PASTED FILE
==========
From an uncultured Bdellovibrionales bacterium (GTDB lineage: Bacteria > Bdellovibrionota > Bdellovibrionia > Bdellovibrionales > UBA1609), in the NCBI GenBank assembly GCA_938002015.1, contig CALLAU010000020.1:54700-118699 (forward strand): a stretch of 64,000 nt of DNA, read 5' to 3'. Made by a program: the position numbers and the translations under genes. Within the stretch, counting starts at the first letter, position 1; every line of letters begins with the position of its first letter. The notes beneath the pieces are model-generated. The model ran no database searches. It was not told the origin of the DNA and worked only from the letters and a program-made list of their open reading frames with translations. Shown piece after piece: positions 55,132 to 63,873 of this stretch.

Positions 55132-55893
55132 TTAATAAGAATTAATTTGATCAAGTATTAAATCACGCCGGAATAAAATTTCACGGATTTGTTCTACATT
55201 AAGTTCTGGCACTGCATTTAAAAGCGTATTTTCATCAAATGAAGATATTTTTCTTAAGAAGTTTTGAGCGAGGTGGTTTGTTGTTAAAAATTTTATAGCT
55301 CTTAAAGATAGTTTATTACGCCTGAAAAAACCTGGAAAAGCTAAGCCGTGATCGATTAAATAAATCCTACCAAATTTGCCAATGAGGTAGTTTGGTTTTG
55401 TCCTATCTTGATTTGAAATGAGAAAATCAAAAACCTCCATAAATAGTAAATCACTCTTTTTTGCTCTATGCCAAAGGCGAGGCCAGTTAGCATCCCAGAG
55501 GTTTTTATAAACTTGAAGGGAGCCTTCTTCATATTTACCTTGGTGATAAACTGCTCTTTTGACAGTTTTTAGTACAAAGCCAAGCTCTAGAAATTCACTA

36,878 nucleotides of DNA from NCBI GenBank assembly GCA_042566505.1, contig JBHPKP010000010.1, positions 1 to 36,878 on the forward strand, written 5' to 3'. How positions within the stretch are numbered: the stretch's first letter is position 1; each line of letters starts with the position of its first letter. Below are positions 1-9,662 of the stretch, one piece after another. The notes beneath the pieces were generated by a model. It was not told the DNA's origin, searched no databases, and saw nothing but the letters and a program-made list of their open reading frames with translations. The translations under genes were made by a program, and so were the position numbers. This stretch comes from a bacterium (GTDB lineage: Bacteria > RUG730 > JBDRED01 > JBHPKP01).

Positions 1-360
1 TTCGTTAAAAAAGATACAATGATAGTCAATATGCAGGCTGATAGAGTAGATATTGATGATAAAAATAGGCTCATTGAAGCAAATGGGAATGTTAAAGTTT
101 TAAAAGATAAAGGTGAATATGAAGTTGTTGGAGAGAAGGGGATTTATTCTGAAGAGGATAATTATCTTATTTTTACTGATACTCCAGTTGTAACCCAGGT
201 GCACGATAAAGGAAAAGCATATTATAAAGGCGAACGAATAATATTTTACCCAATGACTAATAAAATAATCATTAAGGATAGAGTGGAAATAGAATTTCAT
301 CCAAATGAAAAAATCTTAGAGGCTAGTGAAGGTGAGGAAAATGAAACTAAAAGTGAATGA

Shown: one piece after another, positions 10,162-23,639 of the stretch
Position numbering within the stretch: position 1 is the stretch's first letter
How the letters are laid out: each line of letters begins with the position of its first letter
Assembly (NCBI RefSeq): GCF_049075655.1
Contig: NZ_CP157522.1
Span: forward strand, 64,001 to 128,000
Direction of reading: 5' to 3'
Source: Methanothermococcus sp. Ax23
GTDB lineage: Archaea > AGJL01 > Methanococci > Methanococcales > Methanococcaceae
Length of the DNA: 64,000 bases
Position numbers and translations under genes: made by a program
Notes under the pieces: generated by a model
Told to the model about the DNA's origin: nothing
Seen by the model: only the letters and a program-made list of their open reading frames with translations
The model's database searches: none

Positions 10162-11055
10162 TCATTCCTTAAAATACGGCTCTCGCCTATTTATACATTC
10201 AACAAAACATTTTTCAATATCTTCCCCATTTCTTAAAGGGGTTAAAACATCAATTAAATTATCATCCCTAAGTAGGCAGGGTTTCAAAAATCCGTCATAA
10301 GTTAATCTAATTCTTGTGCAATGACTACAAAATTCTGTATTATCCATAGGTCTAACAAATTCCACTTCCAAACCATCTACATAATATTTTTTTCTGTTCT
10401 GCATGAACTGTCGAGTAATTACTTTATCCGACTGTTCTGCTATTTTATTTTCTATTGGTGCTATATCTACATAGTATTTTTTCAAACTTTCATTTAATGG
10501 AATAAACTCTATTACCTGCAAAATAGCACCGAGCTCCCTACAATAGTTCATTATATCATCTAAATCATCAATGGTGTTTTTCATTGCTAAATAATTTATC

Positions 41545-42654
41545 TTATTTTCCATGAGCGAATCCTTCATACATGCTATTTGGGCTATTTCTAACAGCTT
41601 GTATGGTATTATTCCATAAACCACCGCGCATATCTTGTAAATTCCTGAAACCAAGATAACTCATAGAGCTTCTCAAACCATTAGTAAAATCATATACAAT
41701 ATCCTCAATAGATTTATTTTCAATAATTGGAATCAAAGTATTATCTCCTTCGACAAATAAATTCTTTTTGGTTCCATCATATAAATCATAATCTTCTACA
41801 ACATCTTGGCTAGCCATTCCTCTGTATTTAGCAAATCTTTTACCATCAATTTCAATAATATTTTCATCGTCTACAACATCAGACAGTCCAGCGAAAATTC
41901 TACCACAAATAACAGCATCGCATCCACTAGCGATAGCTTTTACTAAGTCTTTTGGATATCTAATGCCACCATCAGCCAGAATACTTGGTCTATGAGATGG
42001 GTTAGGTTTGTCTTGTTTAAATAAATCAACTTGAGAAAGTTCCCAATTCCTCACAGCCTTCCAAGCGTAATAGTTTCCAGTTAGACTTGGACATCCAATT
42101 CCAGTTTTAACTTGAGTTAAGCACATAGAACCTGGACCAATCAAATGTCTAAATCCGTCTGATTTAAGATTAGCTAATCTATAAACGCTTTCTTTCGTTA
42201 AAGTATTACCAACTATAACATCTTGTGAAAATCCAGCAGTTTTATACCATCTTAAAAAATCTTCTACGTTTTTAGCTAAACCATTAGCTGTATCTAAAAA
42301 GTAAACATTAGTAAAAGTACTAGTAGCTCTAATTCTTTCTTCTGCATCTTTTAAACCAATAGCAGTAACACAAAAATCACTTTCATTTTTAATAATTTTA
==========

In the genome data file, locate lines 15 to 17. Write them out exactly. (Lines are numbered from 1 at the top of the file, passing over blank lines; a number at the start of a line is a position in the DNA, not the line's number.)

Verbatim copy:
Position numbering within the stretch: position 1 is the stretch's first letter
How the letters are laid out: each line of letters begins with the position of its first letter
Assembly (NCBI RefSeq): GCF_049075655.1